15. Jailed and behind bars, these are just some of the North East criminals that were locked up in April this year. Murderers, violent thugs and robbers were among those who were given prison sentences. The following criminals were among those jailed: Keith Loxley has been locked up for three-and-a-half years. Loxley, 31, of Colston Street, Newcastle, attacked a student in a nightclub. The victim lost part of his ear and required 12 stitches. Loxley bit and punched his victim, before dragging him to the floor and kicking him.
  16. Newcastle and Gateshead may be hosting the Great Exhibition of the North this summer but Northumberland is determined not to miss out on the action. Great Northumberland, billed as 56 days of arts, culture and heritage events celebrating the county, was launched in front of a large audience at Hexham Abbey. Peter Jackson, leader of Northumberland County Council, said: “In a year that sees the Great Exhibition of the North put the spotlight on our region, we’ll be celebrating the very best that Northumberland has to offer. “The Great Exhibition of the North is billed as the biggest event taking place in the country this year. “It is expected to attract three million people, with 1.3m coming from outside the region, so it is a significant event for this region. “To take advantage of this focus on the North we have put together a programme of arts, culture and heritage events to encourage those visitors to come here.
  17. Susan Fuller’s family have been given fresh hope that the driver that killed her could be locked-up for longer. The mum-of-three was left with no chance of survival after Sean Herman mowed her down outside her home in H owdon, Wallsend. And her loved ones were dealt further devastation when the killer was locked-up for just seven years after pleading guilty to manslaughter, and he was told he may only serve half that sentence behind bars. Now, Susan’s husband of 35 years, David, says he is hopeful something can be done to get justice for his beloved wife. Since Herman was sentenced last Monday, the family have met with police and the Crown Prosecution Service (CPS) and they hope to appeal the sentence on the grounds that it is ‘unduly lenient’. Meanwhile, more than 1,000 people have signed a petition calling for Herman’s jail term to be increased.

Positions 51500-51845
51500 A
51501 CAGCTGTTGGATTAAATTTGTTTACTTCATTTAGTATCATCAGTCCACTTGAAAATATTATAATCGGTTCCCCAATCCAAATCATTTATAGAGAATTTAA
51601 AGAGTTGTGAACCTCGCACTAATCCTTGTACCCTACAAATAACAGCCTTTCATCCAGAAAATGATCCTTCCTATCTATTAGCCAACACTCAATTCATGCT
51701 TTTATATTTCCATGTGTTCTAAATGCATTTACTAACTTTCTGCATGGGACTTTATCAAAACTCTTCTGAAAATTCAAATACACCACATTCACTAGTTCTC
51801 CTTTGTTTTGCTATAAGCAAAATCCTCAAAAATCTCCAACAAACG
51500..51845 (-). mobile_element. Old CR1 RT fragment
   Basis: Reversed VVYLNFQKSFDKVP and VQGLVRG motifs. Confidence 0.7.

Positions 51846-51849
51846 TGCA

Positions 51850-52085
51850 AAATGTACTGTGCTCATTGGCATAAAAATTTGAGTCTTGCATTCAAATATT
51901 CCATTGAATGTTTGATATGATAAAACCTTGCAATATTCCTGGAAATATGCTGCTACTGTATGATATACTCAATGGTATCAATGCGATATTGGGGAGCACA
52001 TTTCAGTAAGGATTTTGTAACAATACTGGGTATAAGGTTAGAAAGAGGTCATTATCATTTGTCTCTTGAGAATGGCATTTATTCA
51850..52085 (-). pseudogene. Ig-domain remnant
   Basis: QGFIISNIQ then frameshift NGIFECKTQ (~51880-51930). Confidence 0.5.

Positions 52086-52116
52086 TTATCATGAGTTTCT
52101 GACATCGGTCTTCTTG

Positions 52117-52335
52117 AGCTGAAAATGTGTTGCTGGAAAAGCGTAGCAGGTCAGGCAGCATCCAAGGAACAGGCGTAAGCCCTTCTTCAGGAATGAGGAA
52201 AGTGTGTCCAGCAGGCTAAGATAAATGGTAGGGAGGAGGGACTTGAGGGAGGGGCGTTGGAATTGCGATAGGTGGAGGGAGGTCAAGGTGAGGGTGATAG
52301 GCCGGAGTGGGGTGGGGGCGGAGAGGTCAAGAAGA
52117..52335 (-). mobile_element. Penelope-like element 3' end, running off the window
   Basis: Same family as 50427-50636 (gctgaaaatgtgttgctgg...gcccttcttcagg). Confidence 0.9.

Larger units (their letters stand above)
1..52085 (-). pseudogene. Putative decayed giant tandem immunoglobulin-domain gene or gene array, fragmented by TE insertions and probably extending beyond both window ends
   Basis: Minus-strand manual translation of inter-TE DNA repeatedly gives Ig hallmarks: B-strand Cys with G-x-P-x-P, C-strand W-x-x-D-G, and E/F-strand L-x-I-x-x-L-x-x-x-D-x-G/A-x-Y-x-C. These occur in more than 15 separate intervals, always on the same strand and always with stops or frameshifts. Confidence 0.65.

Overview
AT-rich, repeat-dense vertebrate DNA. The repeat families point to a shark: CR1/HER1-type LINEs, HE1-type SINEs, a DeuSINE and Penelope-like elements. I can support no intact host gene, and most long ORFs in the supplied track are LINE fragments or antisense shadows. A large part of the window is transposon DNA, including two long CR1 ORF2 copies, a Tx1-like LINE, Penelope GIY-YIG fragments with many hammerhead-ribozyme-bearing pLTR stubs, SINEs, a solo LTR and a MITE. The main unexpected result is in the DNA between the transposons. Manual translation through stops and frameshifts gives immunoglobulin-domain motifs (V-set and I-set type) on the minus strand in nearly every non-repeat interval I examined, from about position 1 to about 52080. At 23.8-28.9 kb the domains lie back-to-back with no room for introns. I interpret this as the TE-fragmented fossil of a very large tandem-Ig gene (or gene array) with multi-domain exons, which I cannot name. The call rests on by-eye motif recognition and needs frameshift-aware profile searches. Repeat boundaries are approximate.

18. Susan Fuller’s family has launched a fight to get the killer driver that took her life locked up for longer. The mum-of-three died after Sean Herman mowed her down in his car in front of her beloved sons. The killer was jailed for seven years after he admitted manslaughter at Newcastle Crown Court this week, a sentence that has left Susan’s family devastated. The Fullers have vowed not to give up their fight for justice. Susan’s wife, David, has told Chronicle Live that he has met with police since Monday’s court hearing and is now planning to appeal against the sentence. And the family has now started a petition calling for Herman’s jail term to be extended.